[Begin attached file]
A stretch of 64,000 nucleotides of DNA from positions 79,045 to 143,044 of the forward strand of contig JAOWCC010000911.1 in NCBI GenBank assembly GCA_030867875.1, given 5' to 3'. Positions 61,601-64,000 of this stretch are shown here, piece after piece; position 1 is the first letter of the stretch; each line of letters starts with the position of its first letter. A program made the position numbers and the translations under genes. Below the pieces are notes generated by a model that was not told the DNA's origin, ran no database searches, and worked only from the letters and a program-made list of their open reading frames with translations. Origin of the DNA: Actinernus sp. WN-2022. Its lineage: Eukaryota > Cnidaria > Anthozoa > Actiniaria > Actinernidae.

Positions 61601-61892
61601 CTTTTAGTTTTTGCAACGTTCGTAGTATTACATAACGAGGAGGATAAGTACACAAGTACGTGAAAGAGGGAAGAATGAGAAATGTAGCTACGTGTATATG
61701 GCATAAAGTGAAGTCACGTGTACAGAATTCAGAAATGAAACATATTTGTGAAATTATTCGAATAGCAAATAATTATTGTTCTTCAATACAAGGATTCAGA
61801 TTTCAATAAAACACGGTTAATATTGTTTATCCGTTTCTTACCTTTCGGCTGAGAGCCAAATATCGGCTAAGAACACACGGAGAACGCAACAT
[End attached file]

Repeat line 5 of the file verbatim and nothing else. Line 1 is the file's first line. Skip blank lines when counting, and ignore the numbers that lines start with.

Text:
61801 TTTCAATAAAACACGGTTAATATTGTTTATCCGTTTCTTACCTTTCGGCTGAGAGCCAAATATCGGCTAAGAACACACGGAGAACGCAACAT